Here are some things to help you think about how to build a brand that endures.
Know your “why”
Why does your brand exist? What are you here to do? When you have a purpose and can articulate it, you’ll have greater ease separating your brand from competitors. That translates to sales and profit as well as to talent attraction and retention. All are critical to your success.
In the past, being the highest quality or having the best customer service might have been enough to outpace the competition. No more.
Now, people look for brands that fill a personal need for connection. They want brands that match their own values and aspirations. Brands who know their WHY, then communicate and embody it have a huge advantage over those who are still stuck on “great service.”
Don’t wait. Get this figured out.
Get out of your own head
Many CEOs suffer from the Curse of Knowledge. Because they live and breathe the company strategy and purpose, they act as if employees have absorbed this information by osmosis or ESP. We know it just doesn’t work that way. It’s vitally important for leaders to communicate, listen, and share the company direction. When employees know how they can individually contribute to the company’s success, they’ll perform. Make them a part of your mission and they’ll be powerful ambassadors who make great things happen.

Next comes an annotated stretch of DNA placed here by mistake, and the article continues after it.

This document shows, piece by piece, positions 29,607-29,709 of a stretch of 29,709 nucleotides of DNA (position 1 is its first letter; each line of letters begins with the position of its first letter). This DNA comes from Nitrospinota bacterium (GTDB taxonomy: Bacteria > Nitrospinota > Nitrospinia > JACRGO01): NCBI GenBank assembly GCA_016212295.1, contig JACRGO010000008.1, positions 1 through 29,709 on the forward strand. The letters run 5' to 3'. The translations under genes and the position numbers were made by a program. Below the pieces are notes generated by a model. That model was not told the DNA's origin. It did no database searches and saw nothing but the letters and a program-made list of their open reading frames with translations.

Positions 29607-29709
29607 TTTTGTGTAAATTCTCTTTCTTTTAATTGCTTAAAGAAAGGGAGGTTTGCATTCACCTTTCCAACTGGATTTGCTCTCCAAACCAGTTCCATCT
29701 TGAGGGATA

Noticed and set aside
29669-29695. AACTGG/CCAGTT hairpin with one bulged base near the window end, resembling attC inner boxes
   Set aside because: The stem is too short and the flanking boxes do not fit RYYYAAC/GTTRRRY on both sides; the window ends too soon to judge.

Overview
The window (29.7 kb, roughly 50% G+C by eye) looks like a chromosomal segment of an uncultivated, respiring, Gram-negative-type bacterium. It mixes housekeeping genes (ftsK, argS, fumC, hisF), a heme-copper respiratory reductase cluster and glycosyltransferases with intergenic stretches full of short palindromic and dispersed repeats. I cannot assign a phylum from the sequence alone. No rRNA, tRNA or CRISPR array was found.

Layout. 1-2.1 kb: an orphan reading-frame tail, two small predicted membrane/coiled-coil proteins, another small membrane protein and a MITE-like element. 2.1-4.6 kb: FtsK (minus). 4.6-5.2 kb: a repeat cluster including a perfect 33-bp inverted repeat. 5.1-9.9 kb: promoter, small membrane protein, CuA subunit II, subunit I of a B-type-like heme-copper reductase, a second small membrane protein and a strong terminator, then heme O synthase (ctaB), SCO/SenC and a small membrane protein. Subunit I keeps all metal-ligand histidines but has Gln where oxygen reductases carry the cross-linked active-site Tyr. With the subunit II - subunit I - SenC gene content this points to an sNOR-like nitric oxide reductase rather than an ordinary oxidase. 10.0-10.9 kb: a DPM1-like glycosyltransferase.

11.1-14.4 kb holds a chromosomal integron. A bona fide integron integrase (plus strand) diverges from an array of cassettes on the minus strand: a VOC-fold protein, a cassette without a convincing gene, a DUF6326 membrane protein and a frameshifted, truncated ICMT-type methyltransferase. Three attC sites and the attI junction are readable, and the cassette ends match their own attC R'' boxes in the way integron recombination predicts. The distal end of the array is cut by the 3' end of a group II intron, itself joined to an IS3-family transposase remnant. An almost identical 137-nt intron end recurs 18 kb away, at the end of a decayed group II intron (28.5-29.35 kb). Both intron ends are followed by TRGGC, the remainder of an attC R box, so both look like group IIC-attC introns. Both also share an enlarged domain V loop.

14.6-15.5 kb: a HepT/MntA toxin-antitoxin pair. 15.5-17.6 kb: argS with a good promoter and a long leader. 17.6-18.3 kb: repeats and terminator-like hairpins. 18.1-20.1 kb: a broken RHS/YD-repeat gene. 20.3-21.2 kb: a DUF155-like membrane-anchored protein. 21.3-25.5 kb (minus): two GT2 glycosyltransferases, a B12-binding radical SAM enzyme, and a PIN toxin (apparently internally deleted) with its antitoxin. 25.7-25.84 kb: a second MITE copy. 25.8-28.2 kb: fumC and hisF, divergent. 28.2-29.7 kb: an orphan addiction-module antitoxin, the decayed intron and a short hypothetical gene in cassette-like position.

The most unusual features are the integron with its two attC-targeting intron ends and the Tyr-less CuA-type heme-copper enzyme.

Be sure your actions match your purpose
When you plan the holiday party, an anniversary celebration or any event, make sure it’s aligned with your purpose. For example, if you’re about promoting financial well-being, you shouldn’t host a party in Las Vegas or give lottery tickets as gifts. On the flip side, if your brand is all about entertainment and escapism, a casino venue might be perfect.
When you sponsor or partner with a nonprofit, choose causes that support your beliefs. For Rolex’s 100th anniversary, they started a foundation to support environmental organizations who can create lasting change. Rolex is funding long-term impact: that’s a natural fit with a brand that’s been keeping time for more than a century.
Watch your language
What’s the internal language in your company? Does it match your purpose and culture?
If you have fun names for your teammates and fans, then by all means, use them. Nordstrom has its Nordies, Mars has its Martians and MB Piland has its Groovies. These monikers are well loved—they’re a badge of honor that’s proudly worn.
If your values call for the utmost respect for peers and customers, don’t tolerate any backroom name calling, eye rolling or disparaging remarks. Even if they’re never overheard (but they probably will be), they’re a poison that starts to soak into everything.